About 15 years ago, Julie Nord’s relationships with her urban neighbors hit something of a nadir.
The problem was exacerbated by the fact that one of her vineyards was located directly behind the town of Yountville, CA.
“They didn’t understand why we did what we did, like why we were spraying, so they’d complain,” she says.
Determined to educate her neighbors, she invited them over.
“We had an afternoon in the vineyard, poured them wine and showed them what was going on,” she says, “and we made sure they had our phone numbers in case they had any questions.”
Her thoughtfulness through the years hasn’t gone unnoticed. Nord, a grower and manager of vineyards in Sonoma and Napa counties, was recently honored by the California Association of Winegrape Growers and Wine Institute with the first annual California Green Medal Community Award.
Educating Employees Too
The award wasn’t just for practices that enhanced relationships with neighbors, but also employees. Nord, who farms 400 acres of family acreage and whose Nord Vineyard Services manages another 400 acres for clients, reimburses employees up to $500 a semester for college classes.
About a dozen employees have taken advantage of the offer, which Nord notes is not entirely without self-interest. Better educated employees are usually better employees period, she says.
But Nord doesn’t stop there, she makes it convenient for her employees by bringing the educators to the farm. Nord received a state grant to pay for it.
“We’ve had an English teacher and a math teacher,” she says.
In fact, one employee who studied not only English but math is now her head manager.
Doing It Sustainably
The Green Medal was also awarded to Nord because she participates in research trials with the goal of farming more sustainably, which benefits the community.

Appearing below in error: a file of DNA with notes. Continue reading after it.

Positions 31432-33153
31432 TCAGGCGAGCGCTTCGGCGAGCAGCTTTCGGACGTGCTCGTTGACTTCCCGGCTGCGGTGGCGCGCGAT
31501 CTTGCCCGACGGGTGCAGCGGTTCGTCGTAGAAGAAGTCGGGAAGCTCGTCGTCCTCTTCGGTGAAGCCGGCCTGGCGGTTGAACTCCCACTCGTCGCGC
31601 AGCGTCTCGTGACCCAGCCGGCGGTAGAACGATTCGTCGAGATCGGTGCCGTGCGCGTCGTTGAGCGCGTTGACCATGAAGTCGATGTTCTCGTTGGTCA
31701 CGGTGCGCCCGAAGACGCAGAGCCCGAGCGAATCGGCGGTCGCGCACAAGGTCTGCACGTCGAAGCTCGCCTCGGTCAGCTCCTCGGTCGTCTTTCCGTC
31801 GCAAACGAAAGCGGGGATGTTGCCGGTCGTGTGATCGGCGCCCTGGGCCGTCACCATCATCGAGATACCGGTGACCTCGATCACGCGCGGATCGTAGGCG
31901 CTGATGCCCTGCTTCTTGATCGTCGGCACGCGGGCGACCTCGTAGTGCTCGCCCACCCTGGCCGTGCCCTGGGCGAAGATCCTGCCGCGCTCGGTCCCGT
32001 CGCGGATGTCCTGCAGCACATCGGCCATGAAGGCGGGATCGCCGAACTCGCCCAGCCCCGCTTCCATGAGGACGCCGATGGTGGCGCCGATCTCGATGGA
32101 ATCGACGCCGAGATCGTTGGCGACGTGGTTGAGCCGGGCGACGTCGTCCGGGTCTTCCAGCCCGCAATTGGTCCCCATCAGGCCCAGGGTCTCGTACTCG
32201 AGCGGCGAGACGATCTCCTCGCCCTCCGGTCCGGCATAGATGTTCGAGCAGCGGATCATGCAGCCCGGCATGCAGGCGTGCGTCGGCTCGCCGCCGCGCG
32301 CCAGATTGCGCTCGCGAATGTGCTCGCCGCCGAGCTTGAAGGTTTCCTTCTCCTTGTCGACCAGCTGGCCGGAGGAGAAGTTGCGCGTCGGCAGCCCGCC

“We farm responsibly, for instance using cover crops to keep the dust down,” she says, noting that they use over a dozen types of cover crops. Back in the day, when her father Will was in charge, he only used a couple.
Not only do the cover crops keep the dust down, they improve water penetration, which allows nutrients to get to the vines’ roots. She’s using much less water than her father did, but that’s also because she takes advantage of technology. For example, she uses moisture probes to practice deficit irrigation.
“You need to manage your cover crops like you do your vines,” she says. “Above all, you have to make sure they’re not competing for water with your vines.”
Because many of their vineyards are on hillsides, Nord has also learned to be creative in limiting erosion. Though she admits that the seed for one of her most successful efforts wasn’t planted by her, or that of another grower, but a friend in the carpet business.
“I was at a Christmas party, and a friend asked if I had any use for old wool rugs,” which caused Nord to wonder if they would be useful in holding down the soil between hillside rows. “The weeds grew right up through them, but they stayed embedded in the soil. I hadn’t thought of it before, but now I love the idea.” ●